The American industrial giant GE will announce a deal on Thursday with a Government finance agency that could see up to 1,000 jobs created in Britain's embattled energy sector.
Sky News understands that GE & UK Export Finance (UKEF) will jointly unveil a memorandum of understanding that paves the way for more than Â£8bn of financing support for projects involving the conglomerate's energy unit.
Sources said the agreement had been signed by ministers & Mark Elborne, GE's UK chief executive, during a private meeting in Downing Street earlier on Thursday, & would be announced shortly.
News of the potential job creation programme may offer some relief amid uncertainty facing more than 2,000 steelworkers on Teesside , whose Thai-based employer, SSI, is facing a financial crunch during the coming days.
The GE-UKEF deal will include the capacity to provide financing support for more than Â£7.7bn of projects under consideration by GE's energy arm, as well as a â€˜top-upâ€™ support facility of up to Â£500m, depending upon individual project approval & due diligence.
Sources said the announcement would moreover include the disclosure that GE had been approved as a member of UKEF's Direct Lending Facility Partnership Panel, which arranges Government loans to overseas buyers of UK exports.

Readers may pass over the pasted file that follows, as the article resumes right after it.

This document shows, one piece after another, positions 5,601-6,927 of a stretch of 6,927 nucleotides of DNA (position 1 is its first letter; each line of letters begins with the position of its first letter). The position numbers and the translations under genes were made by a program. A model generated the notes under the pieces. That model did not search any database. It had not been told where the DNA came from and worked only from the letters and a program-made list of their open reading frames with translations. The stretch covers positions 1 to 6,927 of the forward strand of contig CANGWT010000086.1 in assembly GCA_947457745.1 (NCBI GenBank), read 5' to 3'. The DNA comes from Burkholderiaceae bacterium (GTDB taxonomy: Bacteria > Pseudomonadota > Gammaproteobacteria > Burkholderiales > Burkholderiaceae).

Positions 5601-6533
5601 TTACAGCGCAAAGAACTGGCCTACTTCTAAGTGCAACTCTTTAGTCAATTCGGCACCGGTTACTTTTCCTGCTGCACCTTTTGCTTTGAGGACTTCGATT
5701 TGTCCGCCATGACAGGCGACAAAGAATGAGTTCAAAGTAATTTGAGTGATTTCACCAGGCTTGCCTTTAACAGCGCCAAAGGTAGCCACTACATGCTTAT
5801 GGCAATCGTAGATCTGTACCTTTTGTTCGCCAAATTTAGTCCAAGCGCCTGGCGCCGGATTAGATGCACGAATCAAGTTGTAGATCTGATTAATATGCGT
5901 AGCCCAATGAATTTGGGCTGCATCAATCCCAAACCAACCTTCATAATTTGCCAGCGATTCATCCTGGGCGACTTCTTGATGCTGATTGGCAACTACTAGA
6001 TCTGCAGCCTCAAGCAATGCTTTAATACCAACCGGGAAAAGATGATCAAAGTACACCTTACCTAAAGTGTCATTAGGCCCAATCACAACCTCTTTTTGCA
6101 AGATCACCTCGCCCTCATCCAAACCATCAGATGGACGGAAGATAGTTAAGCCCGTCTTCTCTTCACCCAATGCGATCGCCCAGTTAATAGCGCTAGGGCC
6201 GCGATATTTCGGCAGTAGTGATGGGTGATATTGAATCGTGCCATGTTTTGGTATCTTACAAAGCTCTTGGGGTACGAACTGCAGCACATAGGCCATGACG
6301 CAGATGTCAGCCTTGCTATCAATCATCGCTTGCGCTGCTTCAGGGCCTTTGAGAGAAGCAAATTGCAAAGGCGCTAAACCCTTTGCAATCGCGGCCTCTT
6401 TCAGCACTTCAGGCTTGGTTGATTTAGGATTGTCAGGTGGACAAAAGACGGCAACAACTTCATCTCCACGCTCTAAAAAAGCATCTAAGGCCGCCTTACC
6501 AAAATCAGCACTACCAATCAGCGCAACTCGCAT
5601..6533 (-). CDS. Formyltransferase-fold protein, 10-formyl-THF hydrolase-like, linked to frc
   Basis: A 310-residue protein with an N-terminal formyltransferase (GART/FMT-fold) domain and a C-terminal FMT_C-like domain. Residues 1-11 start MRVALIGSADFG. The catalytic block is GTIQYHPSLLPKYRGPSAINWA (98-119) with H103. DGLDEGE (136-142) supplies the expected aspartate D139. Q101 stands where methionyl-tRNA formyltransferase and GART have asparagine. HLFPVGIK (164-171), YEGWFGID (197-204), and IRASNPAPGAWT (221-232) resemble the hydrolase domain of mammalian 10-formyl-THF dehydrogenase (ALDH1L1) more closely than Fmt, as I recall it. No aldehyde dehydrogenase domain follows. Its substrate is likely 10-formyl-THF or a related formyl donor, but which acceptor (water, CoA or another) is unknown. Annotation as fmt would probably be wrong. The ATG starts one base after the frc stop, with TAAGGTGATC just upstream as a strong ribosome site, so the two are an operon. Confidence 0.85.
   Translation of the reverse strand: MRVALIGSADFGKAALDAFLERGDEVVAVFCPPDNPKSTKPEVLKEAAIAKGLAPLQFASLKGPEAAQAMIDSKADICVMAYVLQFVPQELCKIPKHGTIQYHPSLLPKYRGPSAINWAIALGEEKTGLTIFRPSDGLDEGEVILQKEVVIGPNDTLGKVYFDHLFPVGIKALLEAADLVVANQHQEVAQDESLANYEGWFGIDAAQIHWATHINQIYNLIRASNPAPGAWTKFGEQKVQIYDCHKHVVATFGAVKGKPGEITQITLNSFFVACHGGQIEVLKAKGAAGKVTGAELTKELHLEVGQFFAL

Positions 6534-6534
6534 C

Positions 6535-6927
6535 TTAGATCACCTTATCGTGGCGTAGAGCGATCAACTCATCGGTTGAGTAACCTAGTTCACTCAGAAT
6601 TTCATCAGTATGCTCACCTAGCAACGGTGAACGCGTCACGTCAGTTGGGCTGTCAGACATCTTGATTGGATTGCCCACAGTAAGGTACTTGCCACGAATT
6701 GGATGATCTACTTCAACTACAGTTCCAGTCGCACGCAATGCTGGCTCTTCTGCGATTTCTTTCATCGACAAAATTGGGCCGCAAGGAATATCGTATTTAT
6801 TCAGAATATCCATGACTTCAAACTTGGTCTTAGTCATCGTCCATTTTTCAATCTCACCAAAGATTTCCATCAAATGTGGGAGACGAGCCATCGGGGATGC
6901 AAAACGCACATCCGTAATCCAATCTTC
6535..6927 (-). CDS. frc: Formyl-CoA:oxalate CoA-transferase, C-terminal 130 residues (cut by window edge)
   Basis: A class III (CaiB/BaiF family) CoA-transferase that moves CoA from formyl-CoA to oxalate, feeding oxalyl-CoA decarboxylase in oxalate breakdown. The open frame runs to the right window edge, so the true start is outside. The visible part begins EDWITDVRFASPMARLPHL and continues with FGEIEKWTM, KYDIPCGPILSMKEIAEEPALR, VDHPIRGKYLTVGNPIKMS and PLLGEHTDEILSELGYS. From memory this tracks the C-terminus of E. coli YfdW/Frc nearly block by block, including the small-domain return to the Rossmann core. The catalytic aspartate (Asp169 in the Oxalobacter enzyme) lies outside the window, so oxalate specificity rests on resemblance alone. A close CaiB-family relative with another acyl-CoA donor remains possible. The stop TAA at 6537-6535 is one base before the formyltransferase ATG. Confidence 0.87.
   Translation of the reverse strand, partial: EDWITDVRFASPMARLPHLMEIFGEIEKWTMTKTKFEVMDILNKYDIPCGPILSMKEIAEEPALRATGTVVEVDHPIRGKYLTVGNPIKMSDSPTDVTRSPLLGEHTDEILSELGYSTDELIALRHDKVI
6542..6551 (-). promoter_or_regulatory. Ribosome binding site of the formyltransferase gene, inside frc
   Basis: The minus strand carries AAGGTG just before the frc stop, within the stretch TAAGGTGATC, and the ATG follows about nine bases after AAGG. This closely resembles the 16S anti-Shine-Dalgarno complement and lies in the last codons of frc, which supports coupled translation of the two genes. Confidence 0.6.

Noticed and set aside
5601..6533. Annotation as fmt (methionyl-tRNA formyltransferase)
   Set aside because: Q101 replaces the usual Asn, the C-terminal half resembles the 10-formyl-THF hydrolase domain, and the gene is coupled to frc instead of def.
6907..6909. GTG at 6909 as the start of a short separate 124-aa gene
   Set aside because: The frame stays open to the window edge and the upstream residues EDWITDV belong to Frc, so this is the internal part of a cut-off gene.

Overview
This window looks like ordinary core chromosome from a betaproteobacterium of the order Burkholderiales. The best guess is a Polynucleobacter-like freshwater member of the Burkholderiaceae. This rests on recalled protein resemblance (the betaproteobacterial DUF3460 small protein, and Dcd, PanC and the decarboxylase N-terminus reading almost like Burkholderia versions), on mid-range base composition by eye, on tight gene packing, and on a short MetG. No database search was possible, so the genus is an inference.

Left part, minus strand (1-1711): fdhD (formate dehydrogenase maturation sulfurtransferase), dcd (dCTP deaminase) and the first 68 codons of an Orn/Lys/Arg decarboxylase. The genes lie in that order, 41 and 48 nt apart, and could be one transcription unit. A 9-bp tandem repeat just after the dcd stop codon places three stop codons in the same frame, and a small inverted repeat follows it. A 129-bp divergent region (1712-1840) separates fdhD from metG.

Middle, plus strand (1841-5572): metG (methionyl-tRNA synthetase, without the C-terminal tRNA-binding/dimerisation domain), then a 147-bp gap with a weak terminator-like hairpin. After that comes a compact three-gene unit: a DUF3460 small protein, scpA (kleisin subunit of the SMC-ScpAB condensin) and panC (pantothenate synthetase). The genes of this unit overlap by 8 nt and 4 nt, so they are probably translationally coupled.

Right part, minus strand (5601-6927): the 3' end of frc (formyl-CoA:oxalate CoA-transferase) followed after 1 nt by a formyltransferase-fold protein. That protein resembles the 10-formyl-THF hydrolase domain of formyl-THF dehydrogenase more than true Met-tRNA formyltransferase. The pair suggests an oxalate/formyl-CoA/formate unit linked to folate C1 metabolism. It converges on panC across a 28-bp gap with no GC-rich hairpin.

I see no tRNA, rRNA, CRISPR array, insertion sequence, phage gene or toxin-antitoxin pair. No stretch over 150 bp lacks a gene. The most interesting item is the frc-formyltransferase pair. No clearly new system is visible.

Such a substantial deal with a major multinational is unusual for UKEF, which lastÂ year provided Â£2.7bn of support to domestic exporters & overseas buyers of those exports.
GE is among the UK's biggest inward investors across its different activities, employing more than 17,000 people in its industrial business units.
Its Oil & Gas Subsea Systems division, which is based in Aberdeen, exported $1.3bn-worth (Â£850m) of products to 54 countries last year.
According to a copy of the announcement seen by Sky News, David Cameron will hail the agreement as "fantastic news".Â
He will say: "We are doing everything we can to make Britain the best place in Europe to start, finance or grow a business.
"It will provide jobs & security for people working in the energy sector & elsewhere. It is a vote of confidence in our long-term economic plan."
The deal with UKEF will come amid criticism levelled by GE against the US government over uncertain prospects for the country's Export-Import Bank.
Jeff Immelt, the GE chairman & chief executive, who was present at Thursday's signing with UKEF, is expected to deliver another veiled rebuke to Republican opponents of ExIm Bank by warning that "in today's competitive environment, countries that have a strong export credit agency will attract investment."
Mr Immelt is expected to say: "We are fortunate to have the support of UKEF – one of the most flexible [export credit agencies] in the world.
"The UK is pro-export & pro-manufacturing."
Critics of Britain's export performance say the Government has been too slow to deliver the required resource to UKEF & complained that its overseas trade strategy, which is led by UK Trade & Investment, is often ponderous & of little value to smaller companies.
Source: “Sky News”